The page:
After nearly a decade of development, Scott Pilgrim vs. The World director Edgar Wright’s entry into the Marvel Cinematic Universe, Ant-Man, had signed on a stellar core cast (Paul Rudd, Evangeline Lilly, Michael Douglas, Patrick Wilson) and secured a July, 2015 release date.
So why has Wright suddenly left Ant-Man? Theories abound, but Latino-Review claims to have the inside story. As always, though, take it with some salt, as none of this has been corroborated with official sources.
According to El Mayimbe, Wright’s departure was not a firing, as some were reporting, and had nothing to do with what certain sources were reporting as Wright’s inability to get the production focused or on schedule.
In fact, the entire production had reportedly been halted by Marvel for a series of script rewrites. As told by El Mayimbe:
About 3 months ago, Marvel had notes. The meat of the notes were about the core morality of the piece, must include franchise characters. etc., These notes came from the big four at Marvel. Joe Cornish and Edgar Wright did two drafts to try and answer the notes without compromising their vision.
Six weeks ago, Marvel reportedly gave the Ant-Man script to “two very low credit writers,” one of whom was part of the studio’s in-house writing team. Earlier this week, Wright received the new script, described thusly:
Poorer, homogenized, and not Edgar’s vision. Edgar met with Marvel on Friday to formally exit and the announcement went out directly after.
As for the cast: “it is believed they don’t have the option to walk like Edgar did.” This sudden about-face from Marvel was completely at odds with Feige’s long-time support, but this “apparently felt like it came from the higher ups.” Just who are the “big four” at Marvel? Well, Bloomberg Businessweek lists the key executives of Marvel Studios:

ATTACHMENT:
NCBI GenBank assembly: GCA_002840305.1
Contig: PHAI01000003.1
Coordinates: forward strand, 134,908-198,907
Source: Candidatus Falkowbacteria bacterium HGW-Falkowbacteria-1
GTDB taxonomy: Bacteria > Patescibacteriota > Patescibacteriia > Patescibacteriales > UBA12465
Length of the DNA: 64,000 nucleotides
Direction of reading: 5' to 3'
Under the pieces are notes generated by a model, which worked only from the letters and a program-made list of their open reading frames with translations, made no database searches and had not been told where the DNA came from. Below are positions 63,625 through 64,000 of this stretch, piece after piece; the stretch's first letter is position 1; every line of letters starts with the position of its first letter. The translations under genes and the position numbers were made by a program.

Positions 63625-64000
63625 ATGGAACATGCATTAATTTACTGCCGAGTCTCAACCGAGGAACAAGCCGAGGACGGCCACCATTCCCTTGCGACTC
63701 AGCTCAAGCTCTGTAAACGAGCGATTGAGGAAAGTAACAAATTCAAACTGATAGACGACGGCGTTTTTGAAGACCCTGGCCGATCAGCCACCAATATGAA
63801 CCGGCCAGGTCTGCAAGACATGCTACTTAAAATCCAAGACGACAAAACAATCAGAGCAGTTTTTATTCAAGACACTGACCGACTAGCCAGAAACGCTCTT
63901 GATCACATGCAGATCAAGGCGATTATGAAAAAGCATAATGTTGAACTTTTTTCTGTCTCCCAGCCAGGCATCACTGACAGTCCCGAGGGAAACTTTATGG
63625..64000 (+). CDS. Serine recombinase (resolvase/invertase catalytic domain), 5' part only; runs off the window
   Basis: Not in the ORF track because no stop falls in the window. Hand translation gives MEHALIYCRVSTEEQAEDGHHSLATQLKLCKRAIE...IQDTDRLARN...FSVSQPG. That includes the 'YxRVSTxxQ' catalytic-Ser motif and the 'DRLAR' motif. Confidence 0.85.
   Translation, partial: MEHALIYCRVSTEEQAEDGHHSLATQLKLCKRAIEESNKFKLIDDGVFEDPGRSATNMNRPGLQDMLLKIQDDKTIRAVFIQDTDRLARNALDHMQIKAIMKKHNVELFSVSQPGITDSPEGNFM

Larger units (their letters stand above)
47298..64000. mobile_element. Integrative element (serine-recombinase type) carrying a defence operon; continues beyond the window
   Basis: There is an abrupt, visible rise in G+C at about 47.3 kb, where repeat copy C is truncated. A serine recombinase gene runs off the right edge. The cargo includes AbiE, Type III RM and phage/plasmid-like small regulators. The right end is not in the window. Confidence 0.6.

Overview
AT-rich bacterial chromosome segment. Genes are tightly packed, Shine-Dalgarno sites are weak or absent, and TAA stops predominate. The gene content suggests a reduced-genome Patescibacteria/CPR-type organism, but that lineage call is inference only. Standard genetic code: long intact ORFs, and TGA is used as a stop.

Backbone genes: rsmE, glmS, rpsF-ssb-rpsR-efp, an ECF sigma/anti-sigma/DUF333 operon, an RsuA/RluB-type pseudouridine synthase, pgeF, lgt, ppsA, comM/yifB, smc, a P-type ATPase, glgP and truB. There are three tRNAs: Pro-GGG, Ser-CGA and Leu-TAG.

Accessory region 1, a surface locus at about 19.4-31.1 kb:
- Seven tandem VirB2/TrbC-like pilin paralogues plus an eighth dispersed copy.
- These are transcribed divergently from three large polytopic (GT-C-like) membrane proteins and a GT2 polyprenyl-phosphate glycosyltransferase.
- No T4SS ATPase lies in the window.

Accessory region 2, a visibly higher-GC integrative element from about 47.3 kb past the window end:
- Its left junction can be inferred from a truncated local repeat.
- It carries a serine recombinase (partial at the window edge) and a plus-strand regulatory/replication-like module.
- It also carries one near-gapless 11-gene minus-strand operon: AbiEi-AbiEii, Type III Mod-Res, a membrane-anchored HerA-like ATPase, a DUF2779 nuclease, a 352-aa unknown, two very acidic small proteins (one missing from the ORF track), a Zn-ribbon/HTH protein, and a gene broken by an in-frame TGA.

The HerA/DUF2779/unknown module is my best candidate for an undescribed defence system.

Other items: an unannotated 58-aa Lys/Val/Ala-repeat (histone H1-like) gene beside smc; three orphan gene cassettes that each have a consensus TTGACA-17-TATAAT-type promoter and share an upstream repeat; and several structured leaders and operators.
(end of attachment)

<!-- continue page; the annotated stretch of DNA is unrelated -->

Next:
- Tim Conners, Chief Operating Officer
- Geoffrey Ammer, President of Worldwide Marketing and Home Entertainment
- Douglas Finberg, Executive Vice-President of International Marketing
- Kevin Feige, Co-President
- Louis D’Esposito, Co-President
Any and of all of these executives would’ve had a say in what happened with the Ant-Man script, provided that LR‘s insights turn out to be accurate. Despite Feige’s inferred support, he is the main architect of Marvel’s overall plans for the MCU, clear out to 2028. Artistic vision and integrity typically does not survive a collision with corporate mandate.
By now, it’s no secret that Marvel has a well-documented history of butting heads with their high-profile directors. Thor director Kenneth Branagh and Captain America: The First Avenger helmer Joe Johnston did not return for the sequels and while Jon Favreau reprised his role as Happy Hogan in director Shane Black’s Iron Man 3, his clashes with the studio over the Iron Man 2 script are well-known.
How much of LR‘s coverage is true? This report sounds fairly credible, and clearly on par with Marvel’s tendency to exact overall control over its franchise properties. The Ant-Man movie may exist mainly thanks to Wright, but it now appears to be a key part of the MCU’s Phase 3, with the effects of the now-filming The Avengers: Age of Ultron perhaps directly informing the standalone narrative as well as the lead-in to the next few films.
We may or may not learn Edgar Wright’s or Joe Cornish’s side of the story anytime soon (probably not), but the outpouring of fan support has been generous, with many across the blogosphere calling on Disney to hire Wright for a future Star Wars film, which is premature wishful thinking, even if its a good idea.
One big show of support came from The Avengers director Joss Whedon, who tweeted this single image, which speaks volumes:
With his head down and a Cornetto ice cream cone held high (a reference to Wright’s “Cornetto trilogy” of Shaun of the Dead, Hot Fuzz, and At World’s End), it’s clear how Whedon feels about this development.
Marvel has promised to announce a new director for Ant-Man soon, so stay tuned for more details.
Ant-Man hits theaters on July 17, 2015.